A new study published in the journal Science says climate change and growing sea water temperature can make aquatic habitats unliveable for 60 per cent of fish species by 2100, if temperatures keep rising at unprecedented rates. 

Both saltwater and freshwater fish are the most sensitive to rising temperatures as spawning adults, and as embryos. At these life stages, fish use more energy and oxygen to survive, which unfortunately is already depleting fast in rapidly heating water bodies. 

Scientists studied almost 700 species of fish — all either economically or ecologically essential to sustaining an aquatic ecosystem that feeds billions of people around the world — and found them to be most vulnerable when in reproductive or embryonic stages of their life cycle.

Organisms have to breathe in order for their bodies to produce energy; this is equally true for human beings and for fish. In addition, we know that the energy needs of humans and animals alike depend on the temperature: When it’s warmer, the need for energy rises exponentially, and with it, the need for oxygen.

On this basis, it follows that organisms can only adapt to rising temperatures in their immediate vicinity by providing their bodies with more oxygen. But there are certain species-specific limits on this ability; if those limits are exceeded, it can lead to cardiovascular collapse.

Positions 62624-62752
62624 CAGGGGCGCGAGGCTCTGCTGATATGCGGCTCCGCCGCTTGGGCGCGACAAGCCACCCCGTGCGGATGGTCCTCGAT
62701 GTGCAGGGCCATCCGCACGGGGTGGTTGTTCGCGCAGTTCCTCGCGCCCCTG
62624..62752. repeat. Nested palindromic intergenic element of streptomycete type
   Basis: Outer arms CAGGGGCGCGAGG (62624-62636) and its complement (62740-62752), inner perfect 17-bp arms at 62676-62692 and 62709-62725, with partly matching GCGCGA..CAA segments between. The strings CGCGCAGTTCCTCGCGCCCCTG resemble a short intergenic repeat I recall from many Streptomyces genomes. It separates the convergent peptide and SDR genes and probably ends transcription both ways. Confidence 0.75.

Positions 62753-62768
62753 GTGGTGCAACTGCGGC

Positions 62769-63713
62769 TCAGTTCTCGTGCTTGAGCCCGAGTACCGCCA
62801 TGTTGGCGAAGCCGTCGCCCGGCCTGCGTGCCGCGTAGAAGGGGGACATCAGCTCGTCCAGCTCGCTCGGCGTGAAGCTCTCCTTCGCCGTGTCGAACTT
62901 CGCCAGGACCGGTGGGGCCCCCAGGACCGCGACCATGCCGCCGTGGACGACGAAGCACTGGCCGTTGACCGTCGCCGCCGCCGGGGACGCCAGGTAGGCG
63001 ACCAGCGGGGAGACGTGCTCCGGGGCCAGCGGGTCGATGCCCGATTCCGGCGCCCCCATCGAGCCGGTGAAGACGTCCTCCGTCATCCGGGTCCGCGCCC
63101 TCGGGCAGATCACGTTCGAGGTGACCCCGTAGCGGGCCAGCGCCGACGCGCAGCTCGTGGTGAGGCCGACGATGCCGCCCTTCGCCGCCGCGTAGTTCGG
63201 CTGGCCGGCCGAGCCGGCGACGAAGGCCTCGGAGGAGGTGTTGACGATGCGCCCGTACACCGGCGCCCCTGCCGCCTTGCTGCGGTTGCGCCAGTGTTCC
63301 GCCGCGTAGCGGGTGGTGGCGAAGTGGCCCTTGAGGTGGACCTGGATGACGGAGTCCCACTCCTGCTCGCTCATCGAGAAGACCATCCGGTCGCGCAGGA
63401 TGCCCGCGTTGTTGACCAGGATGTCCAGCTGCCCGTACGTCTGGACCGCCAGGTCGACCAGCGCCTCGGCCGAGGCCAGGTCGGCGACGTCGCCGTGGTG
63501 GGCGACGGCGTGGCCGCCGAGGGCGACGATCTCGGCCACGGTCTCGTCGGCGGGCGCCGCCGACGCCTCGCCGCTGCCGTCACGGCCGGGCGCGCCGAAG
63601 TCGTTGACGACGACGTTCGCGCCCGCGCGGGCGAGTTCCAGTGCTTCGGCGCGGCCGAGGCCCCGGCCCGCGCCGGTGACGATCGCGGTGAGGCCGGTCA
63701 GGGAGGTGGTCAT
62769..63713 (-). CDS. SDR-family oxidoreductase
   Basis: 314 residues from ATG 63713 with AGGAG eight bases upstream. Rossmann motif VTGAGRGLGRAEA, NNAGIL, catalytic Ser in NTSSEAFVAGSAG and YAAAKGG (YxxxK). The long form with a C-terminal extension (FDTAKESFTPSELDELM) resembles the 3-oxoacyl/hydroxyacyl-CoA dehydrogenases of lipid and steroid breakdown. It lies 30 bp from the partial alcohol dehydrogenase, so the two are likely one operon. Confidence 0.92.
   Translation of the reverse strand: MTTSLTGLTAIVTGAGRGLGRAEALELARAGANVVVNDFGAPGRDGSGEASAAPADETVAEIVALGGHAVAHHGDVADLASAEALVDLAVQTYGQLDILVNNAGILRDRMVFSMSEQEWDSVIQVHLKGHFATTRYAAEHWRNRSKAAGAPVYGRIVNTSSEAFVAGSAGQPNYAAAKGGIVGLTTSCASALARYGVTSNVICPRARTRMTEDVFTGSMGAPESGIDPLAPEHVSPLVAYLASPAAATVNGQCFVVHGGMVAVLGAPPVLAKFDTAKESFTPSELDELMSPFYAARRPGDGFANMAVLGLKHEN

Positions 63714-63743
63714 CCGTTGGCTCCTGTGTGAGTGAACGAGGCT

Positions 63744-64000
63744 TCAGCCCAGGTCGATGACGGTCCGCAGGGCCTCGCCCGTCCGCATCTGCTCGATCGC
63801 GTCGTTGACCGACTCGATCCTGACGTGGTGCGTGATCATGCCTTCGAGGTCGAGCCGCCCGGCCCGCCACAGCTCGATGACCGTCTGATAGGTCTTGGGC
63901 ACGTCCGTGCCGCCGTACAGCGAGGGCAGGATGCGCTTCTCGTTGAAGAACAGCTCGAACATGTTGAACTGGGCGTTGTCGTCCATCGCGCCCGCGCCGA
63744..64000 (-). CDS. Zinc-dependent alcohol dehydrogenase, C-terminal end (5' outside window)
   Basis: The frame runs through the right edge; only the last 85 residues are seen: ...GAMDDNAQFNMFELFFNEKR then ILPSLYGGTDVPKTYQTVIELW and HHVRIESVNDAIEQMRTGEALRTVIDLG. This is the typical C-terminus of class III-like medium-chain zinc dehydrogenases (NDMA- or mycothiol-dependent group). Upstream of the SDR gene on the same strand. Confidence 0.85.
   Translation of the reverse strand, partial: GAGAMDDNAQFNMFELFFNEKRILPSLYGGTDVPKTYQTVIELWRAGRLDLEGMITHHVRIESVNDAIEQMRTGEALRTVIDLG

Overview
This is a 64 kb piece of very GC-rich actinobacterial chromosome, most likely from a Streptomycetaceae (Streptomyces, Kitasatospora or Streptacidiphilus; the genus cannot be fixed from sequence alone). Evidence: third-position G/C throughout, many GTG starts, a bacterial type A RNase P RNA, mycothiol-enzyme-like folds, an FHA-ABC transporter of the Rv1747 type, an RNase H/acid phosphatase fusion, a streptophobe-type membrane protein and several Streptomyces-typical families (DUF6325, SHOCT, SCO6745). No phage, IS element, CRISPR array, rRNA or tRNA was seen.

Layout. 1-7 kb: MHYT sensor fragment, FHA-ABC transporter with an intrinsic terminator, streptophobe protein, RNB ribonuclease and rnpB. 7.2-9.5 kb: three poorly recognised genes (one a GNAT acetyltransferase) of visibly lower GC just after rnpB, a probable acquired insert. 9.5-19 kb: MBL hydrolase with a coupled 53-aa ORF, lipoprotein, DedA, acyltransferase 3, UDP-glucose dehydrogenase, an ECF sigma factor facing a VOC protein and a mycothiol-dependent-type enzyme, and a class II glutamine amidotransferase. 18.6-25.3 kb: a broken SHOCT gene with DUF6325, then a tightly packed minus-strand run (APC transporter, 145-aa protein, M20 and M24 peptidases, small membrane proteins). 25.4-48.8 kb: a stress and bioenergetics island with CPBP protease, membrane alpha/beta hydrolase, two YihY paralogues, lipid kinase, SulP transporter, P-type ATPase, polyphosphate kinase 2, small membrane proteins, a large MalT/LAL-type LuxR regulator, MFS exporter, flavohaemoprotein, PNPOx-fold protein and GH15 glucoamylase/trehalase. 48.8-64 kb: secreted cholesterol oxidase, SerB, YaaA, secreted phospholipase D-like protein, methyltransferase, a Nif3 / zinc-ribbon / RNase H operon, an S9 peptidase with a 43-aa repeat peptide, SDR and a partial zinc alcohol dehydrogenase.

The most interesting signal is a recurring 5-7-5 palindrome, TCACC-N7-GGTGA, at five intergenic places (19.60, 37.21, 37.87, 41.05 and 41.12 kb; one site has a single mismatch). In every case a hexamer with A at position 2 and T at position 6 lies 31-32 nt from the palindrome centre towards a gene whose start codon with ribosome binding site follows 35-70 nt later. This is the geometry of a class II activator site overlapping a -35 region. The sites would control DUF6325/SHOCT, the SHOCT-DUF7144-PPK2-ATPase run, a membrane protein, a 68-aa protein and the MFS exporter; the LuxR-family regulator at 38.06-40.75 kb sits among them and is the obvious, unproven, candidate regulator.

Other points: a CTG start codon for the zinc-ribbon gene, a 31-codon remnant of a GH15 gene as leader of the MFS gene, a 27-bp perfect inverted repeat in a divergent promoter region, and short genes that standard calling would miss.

Since pre-industrial times, the planet’s temperature has slowly risen by just over 1 degree Celsius. In order to stop this rise, governments all over the world have been committing to halting this global rise at 1.5 degrees Celsius, in order to stay the devastation caused by global warming. If successful, this could limit the damage to aquatic life, to affect only 10 per cent of fish species, researchers found.

But a recent United Nations report shows this 1.5-degree Celsius limit is unlikely to hold; the world is on track to record a 3-degree Celsius spike by 2030. If we keep moving at this rate, scientists fear a worst-case scenario playing out for marine wildlife, which can increase the rate of their endangerment six-fold. 

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